L-R: Umeh, Abaribe and Obi at the Church waiting for service to commence.

Peter Obi, Abaribe, Umeh, others attend burial of Nnamdi Kanu's parents


A former governor of Anambra State, Peter Obi, and Senate Minority Leader, Enyinnaya Abaribe, are among early arrivals at Afaraukwu country home of the leader of the Indigenous People of Biafra (IPOB), Nnamdi Kanu, for the burial of his parents.

Others at the event include former Chairman of All Progressive Grand Alliance (APGA), Victor Umeh; Tony Ukasoanya, Abia State pioneer chairman of the PDP; and a PDP chieftain, Empire Kanu.

Leader of another pro-Biafra group, Movement for the Actualisation of the Sovereign State of Biafra (MASSOB), Uchenna Madu, was also in attendance.

PREMIUM TIMES gathered that shops in the community did not open for business as a sign of respect to Mr Kanu’s father, Israel Kanu, and his mother, Ugoeze Kanu.

The late Mr Kanu was the traditional ruler of Afaraukwu kingdom.

The situation made visitors who came for the burial to trek for some distance before they could find what to eat.

It was also learnt that school owners instructed their staff and students to stay at home over fears of disturbances at the event, following the recent utterances of IPOB and security agencies before the burial.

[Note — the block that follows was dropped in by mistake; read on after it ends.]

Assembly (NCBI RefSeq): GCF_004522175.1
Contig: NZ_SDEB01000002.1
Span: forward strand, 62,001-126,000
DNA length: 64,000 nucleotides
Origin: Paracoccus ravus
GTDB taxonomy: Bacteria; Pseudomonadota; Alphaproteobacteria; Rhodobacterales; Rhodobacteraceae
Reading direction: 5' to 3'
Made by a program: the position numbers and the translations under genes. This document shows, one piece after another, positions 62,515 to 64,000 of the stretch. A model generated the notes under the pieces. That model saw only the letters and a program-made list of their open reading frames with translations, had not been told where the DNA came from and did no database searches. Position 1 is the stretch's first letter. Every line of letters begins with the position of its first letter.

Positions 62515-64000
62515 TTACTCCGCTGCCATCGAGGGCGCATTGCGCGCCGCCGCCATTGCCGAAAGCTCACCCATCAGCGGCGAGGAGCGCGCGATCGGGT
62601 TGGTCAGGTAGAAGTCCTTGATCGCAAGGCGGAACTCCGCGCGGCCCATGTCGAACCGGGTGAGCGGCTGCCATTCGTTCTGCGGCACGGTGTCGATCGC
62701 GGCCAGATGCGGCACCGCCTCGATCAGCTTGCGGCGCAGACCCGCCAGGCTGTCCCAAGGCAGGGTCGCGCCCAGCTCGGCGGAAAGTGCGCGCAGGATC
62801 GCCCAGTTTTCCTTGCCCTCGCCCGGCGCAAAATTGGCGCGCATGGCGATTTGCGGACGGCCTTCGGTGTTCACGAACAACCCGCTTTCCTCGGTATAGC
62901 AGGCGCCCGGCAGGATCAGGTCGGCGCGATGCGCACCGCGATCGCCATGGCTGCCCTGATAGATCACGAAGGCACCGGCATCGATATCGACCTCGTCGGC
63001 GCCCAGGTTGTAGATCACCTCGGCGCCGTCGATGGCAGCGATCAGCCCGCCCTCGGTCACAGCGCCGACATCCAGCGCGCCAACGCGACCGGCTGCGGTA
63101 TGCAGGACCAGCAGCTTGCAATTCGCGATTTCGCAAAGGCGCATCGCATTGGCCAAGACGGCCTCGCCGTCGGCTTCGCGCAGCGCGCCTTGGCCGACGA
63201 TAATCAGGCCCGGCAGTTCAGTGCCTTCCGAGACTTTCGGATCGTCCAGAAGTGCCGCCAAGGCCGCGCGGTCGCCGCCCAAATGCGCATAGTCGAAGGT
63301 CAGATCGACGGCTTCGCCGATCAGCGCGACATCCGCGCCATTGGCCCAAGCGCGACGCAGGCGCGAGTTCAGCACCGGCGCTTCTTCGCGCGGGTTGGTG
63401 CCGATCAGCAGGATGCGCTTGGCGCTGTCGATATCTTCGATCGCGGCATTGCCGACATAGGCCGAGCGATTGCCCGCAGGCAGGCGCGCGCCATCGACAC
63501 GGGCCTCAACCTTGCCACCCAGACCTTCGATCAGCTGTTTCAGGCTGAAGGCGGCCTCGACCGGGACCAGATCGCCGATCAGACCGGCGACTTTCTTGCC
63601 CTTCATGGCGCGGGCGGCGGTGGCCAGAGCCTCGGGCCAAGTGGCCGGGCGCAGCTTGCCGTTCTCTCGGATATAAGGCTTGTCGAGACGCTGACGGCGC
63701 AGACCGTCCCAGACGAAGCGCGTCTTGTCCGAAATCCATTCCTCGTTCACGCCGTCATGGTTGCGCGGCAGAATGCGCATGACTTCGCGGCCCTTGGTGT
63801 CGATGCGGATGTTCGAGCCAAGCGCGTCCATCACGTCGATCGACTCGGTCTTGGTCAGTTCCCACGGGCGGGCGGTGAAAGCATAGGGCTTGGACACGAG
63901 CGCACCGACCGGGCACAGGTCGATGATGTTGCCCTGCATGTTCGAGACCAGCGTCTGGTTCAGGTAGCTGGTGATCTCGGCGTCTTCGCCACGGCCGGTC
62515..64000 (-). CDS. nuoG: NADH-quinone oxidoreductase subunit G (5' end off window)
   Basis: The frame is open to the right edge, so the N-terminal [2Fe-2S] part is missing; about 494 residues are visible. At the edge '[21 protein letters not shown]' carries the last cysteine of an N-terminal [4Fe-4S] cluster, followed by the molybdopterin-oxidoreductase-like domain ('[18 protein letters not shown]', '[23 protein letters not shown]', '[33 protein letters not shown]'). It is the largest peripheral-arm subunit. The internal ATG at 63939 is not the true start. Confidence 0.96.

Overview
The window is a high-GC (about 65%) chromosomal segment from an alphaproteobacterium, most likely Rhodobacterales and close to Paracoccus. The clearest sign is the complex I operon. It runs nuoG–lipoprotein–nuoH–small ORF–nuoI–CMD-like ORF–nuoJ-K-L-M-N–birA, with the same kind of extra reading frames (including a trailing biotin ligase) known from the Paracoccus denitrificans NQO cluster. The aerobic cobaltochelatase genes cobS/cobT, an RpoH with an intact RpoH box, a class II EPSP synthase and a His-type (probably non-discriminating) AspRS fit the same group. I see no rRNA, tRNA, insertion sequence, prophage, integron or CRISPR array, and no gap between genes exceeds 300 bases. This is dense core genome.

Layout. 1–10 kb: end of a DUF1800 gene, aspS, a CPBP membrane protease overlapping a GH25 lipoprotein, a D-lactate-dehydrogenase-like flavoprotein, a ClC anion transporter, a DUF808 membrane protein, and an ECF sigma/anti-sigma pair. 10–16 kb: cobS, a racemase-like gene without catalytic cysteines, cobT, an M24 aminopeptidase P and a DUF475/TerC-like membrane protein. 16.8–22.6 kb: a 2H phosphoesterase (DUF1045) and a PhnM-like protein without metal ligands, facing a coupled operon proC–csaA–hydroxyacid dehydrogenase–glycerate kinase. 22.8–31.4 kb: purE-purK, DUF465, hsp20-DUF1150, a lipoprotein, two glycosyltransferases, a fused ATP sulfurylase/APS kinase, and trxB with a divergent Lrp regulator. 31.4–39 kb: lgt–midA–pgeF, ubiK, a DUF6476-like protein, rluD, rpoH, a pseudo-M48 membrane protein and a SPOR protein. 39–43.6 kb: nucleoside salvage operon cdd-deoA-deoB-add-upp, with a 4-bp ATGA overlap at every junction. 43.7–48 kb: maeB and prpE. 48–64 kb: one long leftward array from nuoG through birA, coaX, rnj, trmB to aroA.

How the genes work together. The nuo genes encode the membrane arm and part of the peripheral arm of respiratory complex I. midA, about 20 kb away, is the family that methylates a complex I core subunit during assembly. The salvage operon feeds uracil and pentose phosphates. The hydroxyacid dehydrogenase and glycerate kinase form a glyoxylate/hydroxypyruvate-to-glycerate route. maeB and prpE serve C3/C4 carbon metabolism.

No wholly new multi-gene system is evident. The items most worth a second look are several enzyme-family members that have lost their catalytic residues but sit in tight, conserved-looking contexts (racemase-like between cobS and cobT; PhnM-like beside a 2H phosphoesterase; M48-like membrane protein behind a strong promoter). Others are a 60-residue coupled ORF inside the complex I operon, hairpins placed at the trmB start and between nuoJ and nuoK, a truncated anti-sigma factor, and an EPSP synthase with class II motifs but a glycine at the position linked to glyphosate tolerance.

Other government functionaries are expected at the church service.

The bodies of Mr Kanu’s parents were first taken to Umuahia North local government headquarters where they were received by the council officials.

They then went on a brief stop at various places in the city before they will be taken to the church for the funeral service.

Officiating ministers were already seated with parishioners and other guests ahead of the service at the time of this report.

The community and the city, in general, are calm.

IPOB members attending the ceremony are not wearing their usual uniforms, in compliance with police directives.

Uchenna Madu of MASSOB described the late monarch and wife as peaceful and loving.

Mr Madu expressed hope that their death would mark the end of killings of pro-Biafra group members.

Police officers were seen around the entry points of the community.

The Commissioner of Police in the state, Ene Okon, said the deployment was to maintain peace in the area and to safeguard the lives and properties.